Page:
The shadow (also known as the id or shadow archetype) represents the parts of our identity that we try to disown by shoving to the back of our minds. These aspects can be any trait or quality that we wish to distance ourselves from, such as hypocrisy, stubbornness, aggressive traits, depressed moods, as well as generally "dark" personality traits. Not only do we attempt to relinquish ourselves of these aspects, but oftentimes we successfully clear these aspects from our conscious minds. These aspects are far from removed from the totality of our minds however; whatever we choose to hide from ourselves will only grow larger and denser in our subconscious. These hidden aspects of ourselves manifest in many counterproductive ways, though mainly through the medium of projecting these qualities onto other people.
If one can find a way to integrate aspects of their shadow into their conscious minds, then it is possible to take back control from these mysterious internal forces which dilute the free-will of the present moment.
Everybody is different and everybody has different aspects of themselves in their shadow. For instance- one person may not be an attentive listener while at the same time considering themselves an excellent communicator. Since this quality of social impatience is present in their minds, and they wish not to attribute it to themselves, they must project this quality on other people in their life in order to apply their qualities onto something external. This dynamic manifests by this person getting more bothered than they otherwise would by somebody else exhibiting the traits of a bad listener. This action functionally settles their cognitive dissonance related to their self-appraisal and actions, though it does so in a destructive way that creates tension between people and reinforces non-integration of the shadow.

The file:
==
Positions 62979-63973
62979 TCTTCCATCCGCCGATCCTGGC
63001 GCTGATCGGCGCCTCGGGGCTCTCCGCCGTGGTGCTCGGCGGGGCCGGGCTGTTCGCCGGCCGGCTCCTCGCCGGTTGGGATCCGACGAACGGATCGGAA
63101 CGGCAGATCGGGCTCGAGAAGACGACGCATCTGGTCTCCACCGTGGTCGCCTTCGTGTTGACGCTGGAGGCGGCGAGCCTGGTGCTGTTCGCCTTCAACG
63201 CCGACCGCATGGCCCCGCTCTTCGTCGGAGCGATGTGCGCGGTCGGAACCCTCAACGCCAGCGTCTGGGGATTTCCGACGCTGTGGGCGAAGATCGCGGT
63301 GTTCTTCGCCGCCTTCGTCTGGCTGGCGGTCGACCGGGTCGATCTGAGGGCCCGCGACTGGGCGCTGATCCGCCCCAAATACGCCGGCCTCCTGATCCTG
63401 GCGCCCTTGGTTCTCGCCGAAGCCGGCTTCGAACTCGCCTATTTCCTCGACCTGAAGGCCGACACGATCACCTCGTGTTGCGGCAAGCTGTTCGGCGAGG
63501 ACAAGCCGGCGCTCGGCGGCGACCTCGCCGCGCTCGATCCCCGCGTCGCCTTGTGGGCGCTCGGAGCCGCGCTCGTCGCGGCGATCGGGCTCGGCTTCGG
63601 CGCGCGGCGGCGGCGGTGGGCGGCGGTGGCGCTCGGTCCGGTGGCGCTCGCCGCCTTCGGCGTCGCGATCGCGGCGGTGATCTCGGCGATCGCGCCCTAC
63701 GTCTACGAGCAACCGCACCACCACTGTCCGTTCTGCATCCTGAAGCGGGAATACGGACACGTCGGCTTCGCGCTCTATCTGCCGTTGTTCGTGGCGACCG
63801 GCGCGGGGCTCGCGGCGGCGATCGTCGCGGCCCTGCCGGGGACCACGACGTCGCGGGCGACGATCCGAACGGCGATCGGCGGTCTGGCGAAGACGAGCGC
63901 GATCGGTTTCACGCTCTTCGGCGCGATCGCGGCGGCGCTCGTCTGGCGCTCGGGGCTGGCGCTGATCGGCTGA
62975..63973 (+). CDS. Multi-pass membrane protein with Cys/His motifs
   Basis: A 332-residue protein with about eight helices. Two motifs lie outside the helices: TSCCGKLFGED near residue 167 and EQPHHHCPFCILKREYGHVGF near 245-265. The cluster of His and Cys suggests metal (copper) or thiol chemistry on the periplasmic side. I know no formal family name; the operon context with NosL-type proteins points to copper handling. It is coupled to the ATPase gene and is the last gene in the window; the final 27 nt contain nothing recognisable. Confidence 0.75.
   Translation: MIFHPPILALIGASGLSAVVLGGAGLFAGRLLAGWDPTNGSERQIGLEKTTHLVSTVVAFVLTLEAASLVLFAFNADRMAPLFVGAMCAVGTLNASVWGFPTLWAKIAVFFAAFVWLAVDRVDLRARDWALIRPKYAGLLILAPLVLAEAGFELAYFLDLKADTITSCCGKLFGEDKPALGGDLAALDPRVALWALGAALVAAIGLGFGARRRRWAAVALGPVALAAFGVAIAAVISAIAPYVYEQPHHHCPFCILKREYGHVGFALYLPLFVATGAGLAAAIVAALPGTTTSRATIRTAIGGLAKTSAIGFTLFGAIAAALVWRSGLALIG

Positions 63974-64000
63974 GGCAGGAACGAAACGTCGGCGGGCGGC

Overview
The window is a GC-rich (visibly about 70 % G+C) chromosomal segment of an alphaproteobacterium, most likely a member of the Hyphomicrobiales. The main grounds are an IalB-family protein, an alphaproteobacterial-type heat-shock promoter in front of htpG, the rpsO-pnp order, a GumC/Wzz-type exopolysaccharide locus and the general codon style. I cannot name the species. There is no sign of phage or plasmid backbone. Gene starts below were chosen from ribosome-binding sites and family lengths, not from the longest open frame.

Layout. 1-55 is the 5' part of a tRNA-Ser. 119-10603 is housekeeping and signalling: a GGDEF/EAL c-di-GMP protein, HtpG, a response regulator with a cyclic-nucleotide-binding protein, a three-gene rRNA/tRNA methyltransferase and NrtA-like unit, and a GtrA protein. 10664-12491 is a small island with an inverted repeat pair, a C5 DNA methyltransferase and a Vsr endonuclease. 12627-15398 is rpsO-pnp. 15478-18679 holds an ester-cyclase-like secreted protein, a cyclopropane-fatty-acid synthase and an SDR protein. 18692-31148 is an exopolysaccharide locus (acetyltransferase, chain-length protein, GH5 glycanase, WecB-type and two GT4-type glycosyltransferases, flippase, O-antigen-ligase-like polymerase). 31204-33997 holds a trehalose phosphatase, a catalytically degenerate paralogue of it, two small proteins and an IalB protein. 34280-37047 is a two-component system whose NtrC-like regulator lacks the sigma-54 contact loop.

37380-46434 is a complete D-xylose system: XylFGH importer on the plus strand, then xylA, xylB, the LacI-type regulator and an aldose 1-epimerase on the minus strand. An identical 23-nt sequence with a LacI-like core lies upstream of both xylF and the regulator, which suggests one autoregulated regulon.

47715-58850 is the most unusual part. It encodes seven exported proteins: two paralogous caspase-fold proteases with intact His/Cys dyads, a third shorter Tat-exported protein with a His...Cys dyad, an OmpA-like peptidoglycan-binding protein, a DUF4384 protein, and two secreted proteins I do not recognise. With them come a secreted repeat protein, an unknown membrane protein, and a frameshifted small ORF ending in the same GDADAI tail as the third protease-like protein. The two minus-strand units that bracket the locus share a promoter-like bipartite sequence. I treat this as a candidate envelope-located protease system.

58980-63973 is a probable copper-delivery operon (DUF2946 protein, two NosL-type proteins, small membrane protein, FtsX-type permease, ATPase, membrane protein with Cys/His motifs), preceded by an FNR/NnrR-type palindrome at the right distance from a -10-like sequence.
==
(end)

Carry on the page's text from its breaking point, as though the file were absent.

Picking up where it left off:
Carl Jung was a Swiss psychiatrist and psychoanalyst who took great interest in elucidating the unconscious aspects of the human mind. He focused heavily on dreams, which he believed to be one of the rare means of direct access to the unfiltered subconscious. The ability to swim through one's own mind without filter can allow aspects of the shadow that were previously hidden to become apparent. The dream world creates great insight into self-development and can allow one to integrate their subconscious effectively and quickly.
Lucid dreaming is the act of dreaming while fully aware in the sense that the dream world feels equally, if not more, vivid than waking life, while retaining a fully lucid and aware mind. Basically, its like you vividly wake up inside your dreams. Having this extra layer of control while exploring one's own subconscious can prove to be an indispensable tool in terms of integrating aspects of our shadow.
One thing I do while lucid dreaming is ask questions to my fellow-dream characters. Before attempting to lucid dream, I think about potential questions about internal concepts and dynamics that I don't fully understand. Upon becoming lucid I ask these questions to the characters around me, and more often than not, I am given some sort of insight or perspective that I previously failed to find.
If you have trouble with lucid dreaming, there are a few techniques that are universally known to lead you to an unforgettable experience. Many people perform dream checks throughout their waking life with the hopes of performing a dream check while asleep and becoming lucid as a result. Dream checks can be as simple as recounting how you got to the place that you are. For instance, "what was I doing before I got to this bagel shop".
Another option is to utilize herbs known for enhancing dreaming. Popular herbs for this purpose include Mugwort, Calea Zacatechichi, and Blue Lotus. When these dream-enhancing herbs are smoked or drank as a tea, these herbs assist in producing vivid dreams with higher rates of dream recall and lucidity. These herbs all have a long history of use and science is just starting to understand how they function. Perhaps further research into how these dream herbs work could help elucidate the science and function of dreams as well.
Another extremely effective way to start lucid dreaming is to simply write in a dream journal every morning after waking up. Even if you only remember one small detail- make sure to write it down. Writing your dreams down will flex that recall muscle and over time will greatly improve the vividness and realism of your dreams.
Integrating the shadow is not just some hypothetical philosophical concept with no practical uses. Working to integrate the shadow allows one to have a deeper and more holistic relationship with one's own mind, while proving to be an incredibly rewarding process. There is nothing to fear but fear itself, and at the end of the day, its all love :)
So what are you waiting for? Do some lucid dream practices and integrate that shadow!
The Dream Joint